The frequent tropical storms with their high winds and heavy rains must be taken into account. Aquaculture facilities in, or adjacent to, the sea, must be of low cost so that they can be replaced readily. If not, the aquaculture business should be able to afford replacement costs. In a system like cage culture of marine fish the value of the farmed stock may be considerably higher than the culture facility. There is usually sufficient warning so that fish could be harvested in advance of storms, but means of disposal or storage would be necessary. Preference should be given to species for which seed stock is available for restocking during the storm season.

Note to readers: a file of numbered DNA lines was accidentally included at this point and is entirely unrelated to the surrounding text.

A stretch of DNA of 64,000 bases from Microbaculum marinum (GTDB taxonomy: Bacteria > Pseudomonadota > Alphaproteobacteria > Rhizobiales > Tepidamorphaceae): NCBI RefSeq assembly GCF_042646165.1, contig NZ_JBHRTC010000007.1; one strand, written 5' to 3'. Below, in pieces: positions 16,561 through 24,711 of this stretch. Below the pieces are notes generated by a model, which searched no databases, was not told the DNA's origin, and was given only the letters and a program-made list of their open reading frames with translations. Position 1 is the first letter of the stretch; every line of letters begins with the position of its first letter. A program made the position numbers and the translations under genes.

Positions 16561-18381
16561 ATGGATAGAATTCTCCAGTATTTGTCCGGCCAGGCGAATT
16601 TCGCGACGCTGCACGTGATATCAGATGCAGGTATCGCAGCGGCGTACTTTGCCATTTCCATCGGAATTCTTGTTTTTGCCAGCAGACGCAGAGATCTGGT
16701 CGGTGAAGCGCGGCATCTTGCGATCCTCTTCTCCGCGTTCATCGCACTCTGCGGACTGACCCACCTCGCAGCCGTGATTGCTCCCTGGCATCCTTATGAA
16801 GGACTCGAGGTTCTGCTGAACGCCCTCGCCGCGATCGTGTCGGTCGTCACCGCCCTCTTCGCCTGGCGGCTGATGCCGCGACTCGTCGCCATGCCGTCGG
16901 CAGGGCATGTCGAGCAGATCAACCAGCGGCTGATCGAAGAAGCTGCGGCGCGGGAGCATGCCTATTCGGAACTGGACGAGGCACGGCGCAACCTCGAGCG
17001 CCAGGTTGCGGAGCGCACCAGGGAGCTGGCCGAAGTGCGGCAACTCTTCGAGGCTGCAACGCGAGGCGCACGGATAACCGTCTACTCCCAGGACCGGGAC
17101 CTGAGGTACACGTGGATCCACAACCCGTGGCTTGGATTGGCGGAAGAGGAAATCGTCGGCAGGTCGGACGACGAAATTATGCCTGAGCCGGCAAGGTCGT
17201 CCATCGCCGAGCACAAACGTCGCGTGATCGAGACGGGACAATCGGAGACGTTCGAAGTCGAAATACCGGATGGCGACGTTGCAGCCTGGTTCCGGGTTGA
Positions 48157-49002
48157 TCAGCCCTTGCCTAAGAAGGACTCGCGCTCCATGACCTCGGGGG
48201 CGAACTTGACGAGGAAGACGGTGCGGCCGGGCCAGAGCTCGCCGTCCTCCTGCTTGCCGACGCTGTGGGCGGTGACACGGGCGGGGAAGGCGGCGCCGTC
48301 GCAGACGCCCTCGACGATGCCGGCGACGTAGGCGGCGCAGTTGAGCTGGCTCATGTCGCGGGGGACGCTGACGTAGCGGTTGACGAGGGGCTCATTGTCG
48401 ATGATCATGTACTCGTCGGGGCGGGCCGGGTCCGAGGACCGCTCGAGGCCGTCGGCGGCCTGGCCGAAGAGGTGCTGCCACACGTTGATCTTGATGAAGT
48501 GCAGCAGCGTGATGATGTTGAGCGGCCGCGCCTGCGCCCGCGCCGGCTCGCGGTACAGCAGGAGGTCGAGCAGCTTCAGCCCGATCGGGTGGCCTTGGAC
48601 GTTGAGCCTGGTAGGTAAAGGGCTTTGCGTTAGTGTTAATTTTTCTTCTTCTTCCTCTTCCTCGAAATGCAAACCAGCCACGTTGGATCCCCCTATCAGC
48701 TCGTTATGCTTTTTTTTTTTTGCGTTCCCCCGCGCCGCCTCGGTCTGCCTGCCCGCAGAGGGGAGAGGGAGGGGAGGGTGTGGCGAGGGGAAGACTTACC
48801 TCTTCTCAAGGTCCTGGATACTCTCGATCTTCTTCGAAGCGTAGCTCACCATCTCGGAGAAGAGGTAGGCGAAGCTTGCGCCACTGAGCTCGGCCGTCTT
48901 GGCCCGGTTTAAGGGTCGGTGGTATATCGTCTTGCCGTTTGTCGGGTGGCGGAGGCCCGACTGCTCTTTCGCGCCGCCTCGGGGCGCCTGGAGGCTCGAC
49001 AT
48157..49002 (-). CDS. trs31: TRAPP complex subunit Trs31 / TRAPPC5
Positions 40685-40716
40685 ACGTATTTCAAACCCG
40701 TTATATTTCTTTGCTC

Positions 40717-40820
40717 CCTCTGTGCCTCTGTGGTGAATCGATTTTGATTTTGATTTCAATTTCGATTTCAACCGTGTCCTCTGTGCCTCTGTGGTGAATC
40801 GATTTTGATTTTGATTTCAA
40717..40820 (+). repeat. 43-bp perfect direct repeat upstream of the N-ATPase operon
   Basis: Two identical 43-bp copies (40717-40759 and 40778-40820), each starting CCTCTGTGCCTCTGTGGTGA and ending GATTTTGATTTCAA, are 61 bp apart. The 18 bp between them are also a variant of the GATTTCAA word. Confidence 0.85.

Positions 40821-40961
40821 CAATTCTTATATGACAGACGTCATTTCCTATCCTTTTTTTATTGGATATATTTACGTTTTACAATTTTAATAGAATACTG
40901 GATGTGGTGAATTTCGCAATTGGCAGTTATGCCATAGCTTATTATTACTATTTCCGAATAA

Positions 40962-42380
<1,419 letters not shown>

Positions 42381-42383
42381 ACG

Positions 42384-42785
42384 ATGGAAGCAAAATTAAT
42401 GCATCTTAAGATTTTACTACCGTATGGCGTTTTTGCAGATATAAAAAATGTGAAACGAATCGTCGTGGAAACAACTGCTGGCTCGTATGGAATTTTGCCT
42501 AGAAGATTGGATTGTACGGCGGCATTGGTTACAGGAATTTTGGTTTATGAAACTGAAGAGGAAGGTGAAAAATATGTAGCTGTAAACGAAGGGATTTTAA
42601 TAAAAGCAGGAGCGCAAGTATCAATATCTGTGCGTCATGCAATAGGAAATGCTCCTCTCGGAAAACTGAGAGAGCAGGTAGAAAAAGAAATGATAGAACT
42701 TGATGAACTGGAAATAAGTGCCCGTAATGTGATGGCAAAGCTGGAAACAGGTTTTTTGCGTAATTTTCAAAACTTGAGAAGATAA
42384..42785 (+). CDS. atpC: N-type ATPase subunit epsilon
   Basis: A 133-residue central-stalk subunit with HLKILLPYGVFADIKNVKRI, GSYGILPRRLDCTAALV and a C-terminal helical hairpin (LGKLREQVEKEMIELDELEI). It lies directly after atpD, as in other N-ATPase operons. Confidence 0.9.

Another important factor is land-use. Many of the smaller island states do not have enough land area to improve agricultural production greatly and attempts to divert agricultural land to aquaculture would not be favoured. Due to its value for tourism and recreation the cost of land near the sea can be very high in the Caribbean. Mangrove areas are limited, even on the large islands. Considering the fact that a number of reef fish are dependent on mangrove or grass flats in the shallow bays as nurseries, care must be taken in their exploitation. Brownell (1971) reports that already the reclamation of shallow bays and mangrove forests for residential, resort and industrial development has eliminated many important nursery areas. Even on the larger islands mangrove ought not to be used indiscriminately. Construction of fish ponds should be restricted to the higher, further back portions of the mangrove which are the least productive nursery areas. In addition, other man-imposed factors like pollution from dredging, and municipal sewage and garbage dumping, have made some areas uninhabitable for many species of commercially important fish.